Gold-digging ants; and soma

Madhav Deshpande mmdesh at umich.edu
Wed Nov 27 08:29:53 EST 1996


Kalyanaraman's message seems to combine several unrelated items into one. 
The place-name Pimpalner is to be understood in Sanskrit as
Pippala-Nagara, where the first item refers to the Pippala tree, which is
rendered as PimpaL in Marathi.  Many Marathi place-names are connected
with trees, cf. Va.dagaav, Skt. va.tagraama.  Secondly, the Atharvavedic
name Paippalaada is unrelated to Pipiilikaa, but is again related to
Pippala + the verb atti in Sanskrit, cf. Upanishadic passage:  dvaa
supar.naa sayujaa sakhaayaa samaanam v.rk.sam pari.sasvajaate / tayor
anya.h pippalam svaadv atty ana"snann anyo abhicaaka"siiti //

	Madhav Deshpande

On Wed, 27 Nov 1996, Dr. S. Kalyanaraman wrote:

> Hi,
> pipIlika has two meanings: an ant; a kind of gold supposed to be collected
> by ants(MBh.Kannada).
> piippalanagara is the name of a town (Jules Bloch 368); pimpalner in
> Maharashtra.
> pipIla refers to an ant in RV (x.16.6); is a large black ant in Chandogya
> Upanishad.
> pipRi is a black ant in Santali language and in almost all Indian languages
> with slight
> phonetic stylizations. 
> pippalADa is the name of a school in Atharva Veda. pipIlavAdam, paipIlavAdam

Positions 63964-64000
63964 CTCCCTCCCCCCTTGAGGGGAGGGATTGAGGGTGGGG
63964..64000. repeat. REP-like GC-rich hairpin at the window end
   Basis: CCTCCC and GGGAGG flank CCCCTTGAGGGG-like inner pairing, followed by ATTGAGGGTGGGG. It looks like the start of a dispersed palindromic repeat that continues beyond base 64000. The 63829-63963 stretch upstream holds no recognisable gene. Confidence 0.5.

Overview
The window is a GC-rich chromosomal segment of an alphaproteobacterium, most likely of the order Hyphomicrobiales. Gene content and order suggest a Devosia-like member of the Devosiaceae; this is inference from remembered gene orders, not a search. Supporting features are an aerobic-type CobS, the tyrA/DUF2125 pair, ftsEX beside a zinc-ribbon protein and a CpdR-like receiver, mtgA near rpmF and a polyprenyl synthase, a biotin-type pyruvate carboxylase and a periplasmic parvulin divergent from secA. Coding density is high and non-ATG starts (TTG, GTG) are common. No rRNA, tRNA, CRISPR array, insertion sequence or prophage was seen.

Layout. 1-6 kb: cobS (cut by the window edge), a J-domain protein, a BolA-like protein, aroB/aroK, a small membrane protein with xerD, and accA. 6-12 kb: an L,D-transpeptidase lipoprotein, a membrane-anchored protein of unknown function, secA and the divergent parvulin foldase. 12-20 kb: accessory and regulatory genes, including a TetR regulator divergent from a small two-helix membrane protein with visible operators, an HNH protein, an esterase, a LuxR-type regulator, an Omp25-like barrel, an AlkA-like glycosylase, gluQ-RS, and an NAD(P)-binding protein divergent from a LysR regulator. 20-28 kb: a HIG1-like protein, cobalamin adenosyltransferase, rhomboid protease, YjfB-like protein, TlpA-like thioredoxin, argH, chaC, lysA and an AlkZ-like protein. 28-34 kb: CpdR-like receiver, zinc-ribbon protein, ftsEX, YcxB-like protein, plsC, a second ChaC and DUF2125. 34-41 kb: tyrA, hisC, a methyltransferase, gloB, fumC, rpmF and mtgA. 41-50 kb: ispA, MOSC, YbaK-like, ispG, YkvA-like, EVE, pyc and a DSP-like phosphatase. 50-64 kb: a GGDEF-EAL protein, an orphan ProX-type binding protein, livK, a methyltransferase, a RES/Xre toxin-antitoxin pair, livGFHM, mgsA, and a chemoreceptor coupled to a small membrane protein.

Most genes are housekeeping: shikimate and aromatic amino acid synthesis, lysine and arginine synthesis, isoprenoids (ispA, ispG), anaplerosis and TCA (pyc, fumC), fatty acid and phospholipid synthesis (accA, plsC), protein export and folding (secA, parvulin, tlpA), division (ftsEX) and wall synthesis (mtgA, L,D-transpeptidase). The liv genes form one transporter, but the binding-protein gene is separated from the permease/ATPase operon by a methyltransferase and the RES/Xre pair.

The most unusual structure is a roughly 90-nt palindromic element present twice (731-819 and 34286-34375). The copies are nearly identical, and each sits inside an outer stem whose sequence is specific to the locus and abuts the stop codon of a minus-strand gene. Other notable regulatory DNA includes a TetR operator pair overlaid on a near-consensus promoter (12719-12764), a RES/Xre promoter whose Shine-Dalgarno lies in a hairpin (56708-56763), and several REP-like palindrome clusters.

> is explained in
> Sangam tamil as: a philosophical explanation of the atom as the cause of the
> world.
> An important ingredient in the soma process described in the vedic texts is the
> earth from ant-hills. 
> I have suggested elsewhere that soma refers to electrum (gold-silver ore)
> smelting.
> The gold dug up by the ants could have an important bearing in this process.
> Regards, Kalyanaraman.
> 
> At 08:09 PM 11/26/96 GMT, you wrote:
> >Some years ago I looked into the puzzle concerning the gold-digging ants,
> >and among other things collected some entological papers on Afghan ant
> >species. It might interest you to know that some ants make anthills out of
> >sand and small stones, and that they carry the bigger pieces of rubble to
> >the top of the anthill in order to catch and keep the warmth of the sun. On
> >ground with gold particles among the sand and rubble, such particles may
> >easily have have been put on top of the anthills. The matter has been
> >treated in a major zoological work on ants (don't remember the name of it
> >right now), that refers to Herodotus and sees this kind of behaviour as the
> >basis for Herodotus' story. I suspect that it is possible that stories about
> >gold-digging marmots and gold-digging ants have been mixed up, producing the
> >monster ants described by Herodotus (otherwise, one would expect the Greeks
> >to know the difference between a marmot and an ant). It seems obvious to me
> >that animals digging and throwing up soil would tell people where gold was
> >to be found in the ground. In other words, if marmots - or ants - bring up
> >small nuggets of gold, all you have to do is to go on digging! (Should
> >countries in economic trouble introduce ants and marmots to boost their
> >economies??)
> >
> >Best regards,
> >
> >Lars Martin Fosse
> >
> >
> >
> >
> 
> 
> 





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